If well decorated, staircases can also act as a centre of attention in a house and this can be attained by using the right finishes in form of sand scribe, tiles, timber and laminate floors.

Mr Atal Anan, the director of Crane Roofings Uganda Limited, says you can adorn your stairs with rails. “Use rails in materials like bronze, gold, metal and steel to make your staircase look trendy, these can be made in designs like medals, flowers, animals or any other design of your choice.

A runner is also a good way of making the staircase look appealing and Mr Douglas Bishanga, the managing director of Carpet Store Ltd, along Kampala Road, says these runners come with different designs and in an array of colours. However, you should put a rubber pad below the runner to prevent it from slipping.

The risks
Despite their importance in the house, staircases can be one of the most dangerous places for anyone, particularly the elderly, handicapped and children. These people can fall off or trip in case they are not guided.

One should therefore keep children who are too young to navigate the stairs from reaching the staircase and avoid wetting the floors. Also, have sufficient lighting and install handrails on both sides of the staircase which can be used by the elderly people while going up and down the stairs.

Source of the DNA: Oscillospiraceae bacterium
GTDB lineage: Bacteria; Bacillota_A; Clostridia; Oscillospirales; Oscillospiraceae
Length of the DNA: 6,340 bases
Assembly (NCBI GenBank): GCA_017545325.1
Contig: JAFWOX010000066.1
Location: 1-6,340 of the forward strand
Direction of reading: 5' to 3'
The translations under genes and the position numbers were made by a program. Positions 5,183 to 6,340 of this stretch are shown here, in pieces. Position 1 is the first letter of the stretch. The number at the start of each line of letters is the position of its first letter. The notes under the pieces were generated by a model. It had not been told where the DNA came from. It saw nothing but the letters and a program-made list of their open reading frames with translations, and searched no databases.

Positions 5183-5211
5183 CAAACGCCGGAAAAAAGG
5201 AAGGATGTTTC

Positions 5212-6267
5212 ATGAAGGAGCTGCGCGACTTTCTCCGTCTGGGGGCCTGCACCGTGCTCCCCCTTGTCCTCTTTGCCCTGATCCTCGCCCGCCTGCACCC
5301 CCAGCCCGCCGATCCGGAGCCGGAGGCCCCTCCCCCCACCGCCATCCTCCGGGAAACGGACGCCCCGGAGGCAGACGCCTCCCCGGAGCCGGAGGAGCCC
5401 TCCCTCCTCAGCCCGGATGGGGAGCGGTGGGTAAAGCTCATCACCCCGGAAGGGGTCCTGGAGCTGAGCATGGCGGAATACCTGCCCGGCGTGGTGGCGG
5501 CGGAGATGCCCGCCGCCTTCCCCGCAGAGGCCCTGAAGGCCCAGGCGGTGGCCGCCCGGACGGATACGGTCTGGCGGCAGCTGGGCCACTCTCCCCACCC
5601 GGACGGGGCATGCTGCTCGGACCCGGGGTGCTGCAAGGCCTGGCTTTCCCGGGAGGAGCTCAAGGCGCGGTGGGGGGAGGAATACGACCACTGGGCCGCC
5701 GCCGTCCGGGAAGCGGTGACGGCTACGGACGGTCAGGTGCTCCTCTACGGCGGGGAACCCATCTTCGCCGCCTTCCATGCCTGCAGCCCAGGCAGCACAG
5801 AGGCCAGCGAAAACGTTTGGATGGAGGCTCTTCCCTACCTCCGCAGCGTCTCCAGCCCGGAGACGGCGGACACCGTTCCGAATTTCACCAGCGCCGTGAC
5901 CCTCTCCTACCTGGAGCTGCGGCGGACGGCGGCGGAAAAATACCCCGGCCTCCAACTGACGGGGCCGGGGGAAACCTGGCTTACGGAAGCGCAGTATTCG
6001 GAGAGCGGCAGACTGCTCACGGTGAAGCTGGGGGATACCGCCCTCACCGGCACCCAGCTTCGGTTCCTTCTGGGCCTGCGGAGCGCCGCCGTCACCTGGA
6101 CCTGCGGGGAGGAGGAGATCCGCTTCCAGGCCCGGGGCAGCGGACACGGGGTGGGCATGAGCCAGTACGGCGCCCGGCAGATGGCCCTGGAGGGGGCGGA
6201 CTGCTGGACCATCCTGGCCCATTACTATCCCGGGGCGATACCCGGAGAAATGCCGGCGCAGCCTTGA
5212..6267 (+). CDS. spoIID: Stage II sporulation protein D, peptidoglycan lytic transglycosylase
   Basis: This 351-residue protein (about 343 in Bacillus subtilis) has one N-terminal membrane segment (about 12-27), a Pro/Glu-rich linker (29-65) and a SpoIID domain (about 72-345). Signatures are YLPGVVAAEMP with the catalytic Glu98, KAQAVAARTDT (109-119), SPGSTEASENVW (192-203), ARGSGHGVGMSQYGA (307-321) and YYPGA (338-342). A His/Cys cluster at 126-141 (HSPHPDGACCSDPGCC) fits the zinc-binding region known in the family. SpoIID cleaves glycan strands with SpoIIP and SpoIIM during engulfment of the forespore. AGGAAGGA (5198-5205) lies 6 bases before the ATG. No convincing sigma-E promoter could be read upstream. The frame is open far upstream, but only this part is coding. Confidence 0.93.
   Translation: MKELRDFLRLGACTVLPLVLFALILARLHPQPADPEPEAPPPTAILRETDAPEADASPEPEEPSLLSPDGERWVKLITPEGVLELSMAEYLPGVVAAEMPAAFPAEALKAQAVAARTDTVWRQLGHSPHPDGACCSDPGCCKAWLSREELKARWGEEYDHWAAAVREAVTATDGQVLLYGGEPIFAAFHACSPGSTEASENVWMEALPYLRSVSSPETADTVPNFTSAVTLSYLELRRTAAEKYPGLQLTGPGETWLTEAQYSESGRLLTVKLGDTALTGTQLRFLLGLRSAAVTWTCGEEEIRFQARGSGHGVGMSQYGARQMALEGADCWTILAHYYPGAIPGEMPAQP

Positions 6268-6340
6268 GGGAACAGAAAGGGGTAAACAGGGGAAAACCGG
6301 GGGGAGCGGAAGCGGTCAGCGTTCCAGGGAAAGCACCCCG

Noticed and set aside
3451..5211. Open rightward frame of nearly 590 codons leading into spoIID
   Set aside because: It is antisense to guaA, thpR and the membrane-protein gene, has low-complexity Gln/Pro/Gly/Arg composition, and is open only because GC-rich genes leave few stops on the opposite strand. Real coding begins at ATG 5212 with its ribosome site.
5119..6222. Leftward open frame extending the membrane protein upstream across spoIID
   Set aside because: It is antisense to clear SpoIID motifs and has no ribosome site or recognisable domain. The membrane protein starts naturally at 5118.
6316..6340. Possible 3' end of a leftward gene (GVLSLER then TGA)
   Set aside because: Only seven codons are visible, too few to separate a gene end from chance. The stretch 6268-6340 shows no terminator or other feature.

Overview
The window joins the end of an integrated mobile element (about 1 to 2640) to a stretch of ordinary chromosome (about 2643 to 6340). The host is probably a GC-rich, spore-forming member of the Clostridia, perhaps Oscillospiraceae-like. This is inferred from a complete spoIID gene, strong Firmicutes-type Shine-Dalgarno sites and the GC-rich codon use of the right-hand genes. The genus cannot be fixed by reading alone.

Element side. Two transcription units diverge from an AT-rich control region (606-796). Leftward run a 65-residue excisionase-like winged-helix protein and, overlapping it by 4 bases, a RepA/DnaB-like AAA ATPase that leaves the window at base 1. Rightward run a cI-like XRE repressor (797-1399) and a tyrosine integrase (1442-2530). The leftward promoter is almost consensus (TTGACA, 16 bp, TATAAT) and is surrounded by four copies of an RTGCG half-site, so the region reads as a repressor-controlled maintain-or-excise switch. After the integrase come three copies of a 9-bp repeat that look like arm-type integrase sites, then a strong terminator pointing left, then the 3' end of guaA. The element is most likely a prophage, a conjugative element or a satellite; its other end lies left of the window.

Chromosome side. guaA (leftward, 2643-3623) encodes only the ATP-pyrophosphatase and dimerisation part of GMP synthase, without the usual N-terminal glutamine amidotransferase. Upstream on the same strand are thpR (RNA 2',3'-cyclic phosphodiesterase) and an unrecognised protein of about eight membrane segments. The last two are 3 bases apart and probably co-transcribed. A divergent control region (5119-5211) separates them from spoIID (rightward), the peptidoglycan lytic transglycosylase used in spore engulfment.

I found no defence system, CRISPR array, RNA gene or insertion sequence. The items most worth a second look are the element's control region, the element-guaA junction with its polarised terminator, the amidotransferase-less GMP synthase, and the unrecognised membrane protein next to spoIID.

Mr Tumwine also discourages people from using slippery finishes like slippery tiles and glass for the staircase because these materials can also cause accidents. He says, in case you build a staircase but later realise that you do not like the finishing, you can easily replace it but it’s hard to change the design because this means that you will have to demolish part of the house.


Materials used

•Steel rods cost between Shs5,000 to Shs7,000 per rod
•Cement costs Shs26,000 per bag
•Sand costs Shs70,000 per Dyna truck
•Aggregate costs Shs100,000 per Dyna truck
•Timber costs Shs10,000
•Bricks range from Shs300 to Shs1,500 per brick
•Rails range from Shs3,000 to Shs5,000 per piece
•Runners range from Shs100,000 to Shs1m depending on the size and design

L and U-shaped staircase
•They are good for houses with more than one floor.
•There is room for decorating them with stylish rails and runners.
•They are expensive to construct since they have a number of covers.

Straight staircase
•It is cheap to construct and does not need a lot of space.
•It has a plain design.

Spiral or round staircase
•It covers minimal space.
•It is unique
•It is expensive
•Children can easily trip

Safety tips
•Have sufficient lighting which will be helpful at night.
•Put a rubber pad below the runner to prevent it from slipping.
•Put handrails on both sides that can be used by the elderly and children while climbing the stairs.
• Do not use a slippery finish like glass and slippery tiles.
• Make the staircase spacious to avoid colliding.

The contacts
•Design Skills Associates, Tel: 0772 431 778
•National Housing & Construction Ltd, Tel: 0414 330 002
•QS Initiative, Tel: 0774 394 505
•Creative Engineering Ltd, Tel: 0414 348 708